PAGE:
For all the growth and excitement around smartphones, there are still far more feature phones out there today. To help service providers address all such endpoints, Almira Labs is introducing a collection of cloud-based services that don’t require downloads and are accessible by calling a number.
“Now every phone is an opportunity,” says Almira Labs CEO and COO, Javier Martin Lopez, who refers to the services as “Siri for the rest of us”.
Those services, which Almira delivers as part of a revenue-sharing deal with carriers, can allow service providers to leverage and grow revenue from their legacy base of feature phone users. The offerings, being marketed under the name BrainPhone Store (although carriers can brand it however they like), are available worldwide. Vodafone in Spain is one of the early adopters, delivering a Voice2Email service through partnership with Almira Labs.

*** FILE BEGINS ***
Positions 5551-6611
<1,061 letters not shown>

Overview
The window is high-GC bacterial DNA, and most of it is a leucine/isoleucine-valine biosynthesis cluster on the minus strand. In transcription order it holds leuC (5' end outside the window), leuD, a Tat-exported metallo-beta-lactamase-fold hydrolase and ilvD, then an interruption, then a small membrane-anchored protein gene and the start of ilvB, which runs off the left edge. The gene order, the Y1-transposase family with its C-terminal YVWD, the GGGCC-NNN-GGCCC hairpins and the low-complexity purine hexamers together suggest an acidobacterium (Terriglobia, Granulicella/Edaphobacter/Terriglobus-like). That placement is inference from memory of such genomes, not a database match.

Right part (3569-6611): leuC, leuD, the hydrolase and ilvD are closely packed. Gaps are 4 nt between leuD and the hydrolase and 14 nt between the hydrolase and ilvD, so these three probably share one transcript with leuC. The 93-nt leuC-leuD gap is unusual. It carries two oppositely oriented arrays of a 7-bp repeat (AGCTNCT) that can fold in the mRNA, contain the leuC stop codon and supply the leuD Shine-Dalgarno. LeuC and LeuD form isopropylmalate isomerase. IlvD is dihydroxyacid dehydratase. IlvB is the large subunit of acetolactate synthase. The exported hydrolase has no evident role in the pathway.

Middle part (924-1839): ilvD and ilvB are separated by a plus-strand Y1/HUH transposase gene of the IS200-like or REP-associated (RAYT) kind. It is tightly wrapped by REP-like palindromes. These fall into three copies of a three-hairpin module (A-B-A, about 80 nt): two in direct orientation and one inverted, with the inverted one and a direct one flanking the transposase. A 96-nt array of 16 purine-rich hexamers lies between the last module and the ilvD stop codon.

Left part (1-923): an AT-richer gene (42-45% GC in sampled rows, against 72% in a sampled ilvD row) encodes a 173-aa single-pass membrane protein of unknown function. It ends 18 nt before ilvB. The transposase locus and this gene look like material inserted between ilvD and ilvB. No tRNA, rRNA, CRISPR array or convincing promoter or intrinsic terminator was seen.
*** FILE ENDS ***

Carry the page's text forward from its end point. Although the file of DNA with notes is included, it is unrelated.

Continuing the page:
Another service option available through Almira’s cloud-based offering is voicemail to e-mail. There’s also a service that provides the ability to use voice to update and communicate on social media. “Your friends and your followers don’t read you, they hear you,” notes Lopez. And there are one-way voice/video cast services, and a service that allows message exchanges with multiple parties.
Because all the applications are Java based, it’s easy for developers to customize them based on the individual carrier’s needs.
Lopez stated that these new cloud-based solutions for carriers are a perfect match for today’s increasingly software-driven world in which so many people around the world use wireless phones, although not necessarily smartphones. Of the six billion devices worldwide, only about 30 percent are smartphones, he says, and by 2016, about 63 percent of wireless endpoints are still expected to be feature phones. And while app stores targeting smartphone users have taken off in a big way, Lopez says that 70 percent of the applications available are downloaded less than 1,000 times, so many developers are looking for the ability to write their applications once and run them anywhere – and the Almira Labs platform and services are Java-based, so they enable just that.
Edited by Brooke Neuman